Use of parenteral pentavalent antimonials to treat leishmaniasis is associated with a range of cardiological, biochemical and haematological adverse effects. The most serious of these is the development of ventricular tachyarrhythmias associated with prolongation of the electrocardiographic rate-corrected QT interval (QTc). Whereas some studies have reported that serious cardiological and biochemical adverse effects are common and often require treatment interruption or discontinuation, others have reported the drugs to be well tolerated. We conducted a detailed retrospective analysis of adverse events among British returned travellers (n = 65) with New World cutaneous or mucosal leishmaniasis who received i.v. sodium stibogluconate (SbV) for ≥21 days. The mean ± SEM QTc progressively increased from 389 ± 3.1 msec to 404 ± 2.9 msec during 3 weeks of treatment and the QTc reached the threshold for potential cardiac toxicity among 6 (10%) patients during the third week of treatment. Marked QTc prolongation and ventricular tachyarrhythmias occurred in one elderly patient with hypokalaemia and pre-existing cardiovascular morbidity. Although increased serum concentrations of amylase and hepatic transaminases were observed among 67% and 85% of patients respectively, none developed clinical pancreatitis or hepatitis and treatment modification was not required. SbV can be used safely in this population with adequate monitoring and the need for treatment interruption is uncommon. Identification of factors before and during treatment that may increase the risk of QTc prolongation and arrhythmias is important.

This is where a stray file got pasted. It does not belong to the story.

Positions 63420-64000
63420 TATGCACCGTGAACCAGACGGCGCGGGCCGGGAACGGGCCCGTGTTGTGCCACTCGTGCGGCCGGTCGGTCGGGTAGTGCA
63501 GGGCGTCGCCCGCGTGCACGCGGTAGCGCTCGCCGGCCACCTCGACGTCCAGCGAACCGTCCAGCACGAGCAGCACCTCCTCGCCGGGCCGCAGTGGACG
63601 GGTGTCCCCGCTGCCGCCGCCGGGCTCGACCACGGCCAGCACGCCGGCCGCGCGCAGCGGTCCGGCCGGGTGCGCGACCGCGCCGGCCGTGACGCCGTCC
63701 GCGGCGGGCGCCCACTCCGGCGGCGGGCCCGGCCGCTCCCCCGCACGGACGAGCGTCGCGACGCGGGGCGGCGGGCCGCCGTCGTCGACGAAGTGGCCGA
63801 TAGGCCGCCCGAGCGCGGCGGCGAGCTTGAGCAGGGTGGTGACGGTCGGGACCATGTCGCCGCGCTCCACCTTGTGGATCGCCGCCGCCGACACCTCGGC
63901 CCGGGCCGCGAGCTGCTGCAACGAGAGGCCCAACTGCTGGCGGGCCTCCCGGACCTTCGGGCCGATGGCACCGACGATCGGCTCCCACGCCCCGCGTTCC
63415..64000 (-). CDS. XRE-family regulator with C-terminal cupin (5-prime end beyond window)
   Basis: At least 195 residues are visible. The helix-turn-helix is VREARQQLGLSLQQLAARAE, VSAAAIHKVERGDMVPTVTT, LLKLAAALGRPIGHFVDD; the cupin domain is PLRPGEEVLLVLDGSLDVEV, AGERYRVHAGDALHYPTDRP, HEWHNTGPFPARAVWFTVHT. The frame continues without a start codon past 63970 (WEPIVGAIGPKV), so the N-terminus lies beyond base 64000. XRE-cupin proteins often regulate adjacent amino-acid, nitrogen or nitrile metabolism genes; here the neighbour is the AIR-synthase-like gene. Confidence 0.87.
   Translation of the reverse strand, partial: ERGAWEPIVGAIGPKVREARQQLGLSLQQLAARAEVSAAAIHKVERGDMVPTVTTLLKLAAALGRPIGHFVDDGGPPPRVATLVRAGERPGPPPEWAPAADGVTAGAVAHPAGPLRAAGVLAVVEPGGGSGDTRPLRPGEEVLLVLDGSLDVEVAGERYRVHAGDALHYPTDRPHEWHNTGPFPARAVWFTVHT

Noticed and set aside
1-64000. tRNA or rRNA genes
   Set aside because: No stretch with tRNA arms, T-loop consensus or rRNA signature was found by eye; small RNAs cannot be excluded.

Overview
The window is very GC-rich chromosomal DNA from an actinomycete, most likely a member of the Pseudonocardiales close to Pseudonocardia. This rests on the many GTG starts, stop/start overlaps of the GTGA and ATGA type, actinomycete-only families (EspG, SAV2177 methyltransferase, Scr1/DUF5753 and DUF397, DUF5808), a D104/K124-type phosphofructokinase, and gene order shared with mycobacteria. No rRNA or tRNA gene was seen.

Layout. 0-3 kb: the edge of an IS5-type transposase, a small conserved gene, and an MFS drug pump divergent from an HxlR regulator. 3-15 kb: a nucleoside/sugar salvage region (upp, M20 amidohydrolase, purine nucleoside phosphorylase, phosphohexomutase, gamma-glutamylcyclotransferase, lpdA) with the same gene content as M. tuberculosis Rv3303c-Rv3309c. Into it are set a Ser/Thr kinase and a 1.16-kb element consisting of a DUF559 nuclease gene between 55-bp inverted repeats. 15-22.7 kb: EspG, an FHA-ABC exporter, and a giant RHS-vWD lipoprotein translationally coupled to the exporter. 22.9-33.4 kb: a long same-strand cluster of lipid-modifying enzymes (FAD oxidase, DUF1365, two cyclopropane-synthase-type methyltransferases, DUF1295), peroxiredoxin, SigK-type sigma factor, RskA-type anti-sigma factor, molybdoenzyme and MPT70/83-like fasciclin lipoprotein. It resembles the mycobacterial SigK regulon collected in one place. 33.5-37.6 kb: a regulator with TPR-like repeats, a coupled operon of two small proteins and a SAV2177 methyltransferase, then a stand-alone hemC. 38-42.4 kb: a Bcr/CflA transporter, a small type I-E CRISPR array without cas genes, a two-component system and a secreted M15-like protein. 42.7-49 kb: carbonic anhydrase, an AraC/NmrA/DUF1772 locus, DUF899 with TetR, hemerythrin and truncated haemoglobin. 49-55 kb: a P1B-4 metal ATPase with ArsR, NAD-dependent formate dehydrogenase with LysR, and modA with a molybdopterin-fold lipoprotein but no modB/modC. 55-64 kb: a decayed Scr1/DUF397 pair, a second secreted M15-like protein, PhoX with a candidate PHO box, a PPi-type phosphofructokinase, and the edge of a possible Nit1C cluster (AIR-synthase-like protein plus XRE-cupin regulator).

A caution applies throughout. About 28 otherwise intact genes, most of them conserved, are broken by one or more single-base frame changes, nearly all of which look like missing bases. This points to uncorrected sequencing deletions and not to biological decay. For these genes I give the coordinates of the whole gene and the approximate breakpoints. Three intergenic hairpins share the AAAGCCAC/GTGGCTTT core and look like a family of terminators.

You do not currently have access to this article.